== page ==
Bear Spray is Effective

30-second public service announcement for bear spray by Craig Boddington.

If you’d like to broadcast the PSA on television, please contact the IGBC.

Bear Spray FAQs

For Bear Spray to be Effective, You Must be Prepared


  • Every person in your party should carry his or her own canister. Surprise encounters are just that, and the person with the spray may or may not be the first on the scene.
  • Bear spray is a powerful weapon; treat it like a firearm. Handle it carefully and point it away from humans.
  • Accidental discharge of bear spray can ruin gear and vehicles. Store carefully, away from heat (120°F) and cold (-70°F). Never leave a canister of bear spray in a hot vehicle!
  • When flying, keep in mind that airline regulations do not allow transportation of bear spray—even in checked baggage—in the amounts that canisters typically contain. Plan to purchase bear spray at your destination. Alternatively, some online retailers may be able to ship to your destination.
  • If you have a partly-used canister of bear spray, or if the canister is beyond its expiration date, use it for training or dispose of it, and purchase a fresh can. Depending on local landfill regulations, a completely emptied bear spray canister may be discarded as trash, or it may need to be treated as hazardous waste. Check with your local waste authority. Some parks and wildlife management agencies have canister recycling programs.


When a Bear Charges: How to Use Bear Spray



Though you should have the spray in your hand when you first see a bear, be ready to use it only if the bear approaches closer than 50 ft. (15 m). Remember the canister may contain as little as six seconds’ worth of spray, and you may need to spray the bear twice or more. Follow these guidelines:

  • Stand your ground. Running away may trigger the bear’s instinct to chase.
  • Remove the safety cap or clip. Hold the can up and ready. Many bears will move away at this point, and you will not have to use the spray.
  • At 20-30 ft (6-10 m), spray for 2-3 seconds. Use both hands. Aim directly in front of the bear’s head and a little downward. A cloud of ingredients will billow up from the ground, creating a wall of spray. When the bear reaches the cloud, it will feel it.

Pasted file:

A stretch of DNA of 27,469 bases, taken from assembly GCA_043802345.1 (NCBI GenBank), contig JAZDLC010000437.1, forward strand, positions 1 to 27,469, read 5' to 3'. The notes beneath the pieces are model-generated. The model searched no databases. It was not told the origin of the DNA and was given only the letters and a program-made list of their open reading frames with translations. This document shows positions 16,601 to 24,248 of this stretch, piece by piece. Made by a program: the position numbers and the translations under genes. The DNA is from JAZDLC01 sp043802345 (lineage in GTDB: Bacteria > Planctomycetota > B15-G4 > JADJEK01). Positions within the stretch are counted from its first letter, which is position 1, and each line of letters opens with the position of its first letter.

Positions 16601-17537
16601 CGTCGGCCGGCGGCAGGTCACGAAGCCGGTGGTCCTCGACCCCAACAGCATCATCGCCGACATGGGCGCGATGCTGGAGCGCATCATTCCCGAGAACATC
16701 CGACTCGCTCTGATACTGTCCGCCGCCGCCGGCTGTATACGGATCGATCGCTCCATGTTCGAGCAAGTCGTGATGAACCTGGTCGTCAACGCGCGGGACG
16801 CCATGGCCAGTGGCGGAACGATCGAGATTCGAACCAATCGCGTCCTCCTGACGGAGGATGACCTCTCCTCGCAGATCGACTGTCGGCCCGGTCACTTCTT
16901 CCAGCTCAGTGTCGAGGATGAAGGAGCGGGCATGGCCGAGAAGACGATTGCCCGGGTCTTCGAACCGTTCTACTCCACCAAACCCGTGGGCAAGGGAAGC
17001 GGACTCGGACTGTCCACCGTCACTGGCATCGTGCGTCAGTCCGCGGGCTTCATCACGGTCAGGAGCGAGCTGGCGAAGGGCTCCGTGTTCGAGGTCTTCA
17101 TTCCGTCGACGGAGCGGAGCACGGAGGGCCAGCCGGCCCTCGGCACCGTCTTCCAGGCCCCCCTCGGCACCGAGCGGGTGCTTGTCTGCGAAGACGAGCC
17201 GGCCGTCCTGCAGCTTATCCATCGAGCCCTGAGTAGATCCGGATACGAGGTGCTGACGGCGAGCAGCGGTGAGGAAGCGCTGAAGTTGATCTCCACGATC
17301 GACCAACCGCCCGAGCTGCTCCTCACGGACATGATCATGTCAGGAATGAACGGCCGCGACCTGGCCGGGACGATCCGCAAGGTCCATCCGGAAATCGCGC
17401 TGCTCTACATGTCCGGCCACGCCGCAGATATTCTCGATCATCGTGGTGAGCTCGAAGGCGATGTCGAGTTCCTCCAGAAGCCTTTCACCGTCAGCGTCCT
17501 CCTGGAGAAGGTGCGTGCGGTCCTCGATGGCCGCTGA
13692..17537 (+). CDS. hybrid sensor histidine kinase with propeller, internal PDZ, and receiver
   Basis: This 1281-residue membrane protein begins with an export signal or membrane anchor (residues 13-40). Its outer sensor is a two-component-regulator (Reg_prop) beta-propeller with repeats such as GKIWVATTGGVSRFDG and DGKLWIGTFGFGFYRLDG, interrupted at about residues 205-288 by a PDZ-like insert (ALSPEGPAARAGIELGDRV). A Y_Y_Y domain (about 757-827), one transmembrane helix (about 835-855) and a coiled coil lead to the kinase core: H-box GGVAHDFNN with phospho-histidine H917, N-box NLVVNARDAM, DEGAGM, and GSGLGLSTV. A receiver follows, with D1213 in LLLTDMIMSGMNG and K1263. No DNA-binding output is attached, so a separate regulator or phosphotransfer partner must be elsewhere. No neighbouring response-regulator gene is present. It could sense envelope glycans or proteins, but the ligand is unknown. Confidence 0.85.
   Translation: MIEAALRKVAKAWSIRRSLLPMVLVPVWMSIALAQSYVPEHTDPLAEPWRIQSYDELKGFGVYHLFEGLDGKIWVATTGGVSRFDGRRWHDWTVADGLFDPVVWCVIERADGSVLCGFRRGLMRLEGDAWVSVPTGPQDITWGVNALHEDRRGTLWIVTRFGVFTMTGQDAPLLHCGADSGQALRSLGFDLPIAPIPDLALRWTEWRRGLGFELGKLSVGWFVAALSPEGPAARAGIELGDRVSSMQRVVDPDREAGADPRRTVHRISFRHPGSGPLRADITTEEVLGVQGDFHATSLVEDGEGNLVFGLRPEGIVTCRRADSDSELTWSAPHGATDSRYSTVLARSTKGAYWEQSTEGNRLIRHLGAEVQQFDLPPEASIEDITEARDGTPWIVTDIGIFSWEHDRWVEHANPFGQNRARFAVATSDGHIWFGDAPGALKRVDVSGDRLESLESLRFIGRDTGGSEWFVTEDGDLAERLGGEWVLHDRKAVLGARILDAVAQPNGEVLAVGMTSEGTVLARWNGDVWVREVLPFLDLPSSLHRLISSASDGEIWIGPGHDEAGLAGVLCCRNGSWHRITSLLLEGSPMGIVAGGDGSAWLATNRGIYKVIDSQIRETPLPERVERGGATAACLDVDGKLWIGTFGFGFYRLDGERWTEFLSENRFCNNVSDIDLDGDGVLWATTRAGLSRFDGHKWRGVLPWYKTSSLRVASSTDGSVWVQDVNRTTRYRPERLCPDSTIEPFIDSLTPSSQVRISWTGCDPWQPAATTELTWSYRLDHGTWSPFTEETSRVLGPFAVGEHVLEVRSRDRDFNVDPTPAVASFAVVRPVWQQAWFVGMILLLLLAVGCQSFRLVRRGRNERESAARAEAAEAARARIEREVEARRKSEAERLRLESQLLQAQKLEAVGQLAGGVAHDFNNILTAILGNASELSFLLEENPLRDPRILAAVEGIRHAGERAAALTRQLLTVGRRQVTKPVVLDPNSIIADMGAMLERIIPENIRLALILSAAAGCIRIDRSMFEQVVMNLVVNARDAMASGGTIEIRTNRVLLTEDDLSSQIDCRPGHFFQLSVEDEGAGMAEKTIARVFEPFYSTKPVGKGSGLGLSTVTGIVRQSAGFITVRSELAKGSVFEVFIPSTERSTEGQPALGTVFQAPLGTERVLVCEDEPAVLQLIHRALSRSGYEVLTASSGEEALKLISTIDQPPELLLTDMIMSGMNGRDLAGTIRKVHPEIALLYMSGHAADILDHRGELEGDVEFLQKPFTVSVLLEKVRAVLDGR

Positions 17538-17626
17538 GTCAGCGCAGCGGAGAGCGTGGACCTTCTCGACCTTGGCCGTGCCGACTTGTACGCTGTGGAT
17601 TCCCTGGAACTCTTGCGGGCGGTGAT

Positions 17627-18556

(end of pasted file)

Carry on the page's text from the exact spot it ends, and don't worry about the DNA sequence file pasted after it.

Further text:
• If the bear continues to approach you, spray it again.
  • Stay out of the spray! If possible, try to shoot downwind.
  • Monitor the bear’s activities, and do not turn your back on the bear for any reason.
  • When the bear retreats, continue to watch it and move away slowly.

Carrying pepper spray and knowing how to use it properly is the best deterrent against a bear attack, and can lessen the duration or seriousness of an attack that occurs. Professional wildlife biologists who work in the field depend on bear spray and trust it as an effective tool to prevent injury to both people and bears.

View the 1-minute bear spray demonstration by Craig Boddington

IGBC Bear Spray Report

In June of 2008 the Interagency Grizzly Bear Committee reviewed their position of bear spray and the contents of their position paper in response to questions from the public.

To do this review the IGBC surveyed bear management specialist from state, federal, provincial, and Parks Canada agencies for comments and suggestions on suggested bear spray guidelines. Their response was based upon their experiences with both black bears and grizzly bears, review of incidents where people were charged including when contact was made. The pattern clearly showed that bear behavior can vary greatly in charging and attacking situations. There is no one set recommendation that can cover any one given charge or attack. The attached document includes the position paper, the original review of bear spray and its use in defending against charging and attacking bears. There is a section of letters of wildlife and land management agency bear management specialists.

IGBC Bear Spray Recommendations

The IGBC does not endorse, promote or guarantee any commercial product.

The following are only recommendations. The IGBC does recommend the use of bear spray as an effective tool when used in conjunction with proper bear avoidance safety techniques. Bear spray is not a substitute for following proper bear avoidance safety techniques. (Never approach, attempt to follow, interact with, or feed a bear)

No deterrent is 100% effective, but bear spray has demonstrated success in fending off charging and attacking bears and preventing, or reducing injury to the person and animal involved. The proper use of bear spray may reduce human injuries caused by bears, the number of grizzly bears killed in self-defense, and help promote the recovery and survival of the grizzly bear.

Selecting and buying a bear spray:

More information for selecting and using bear spray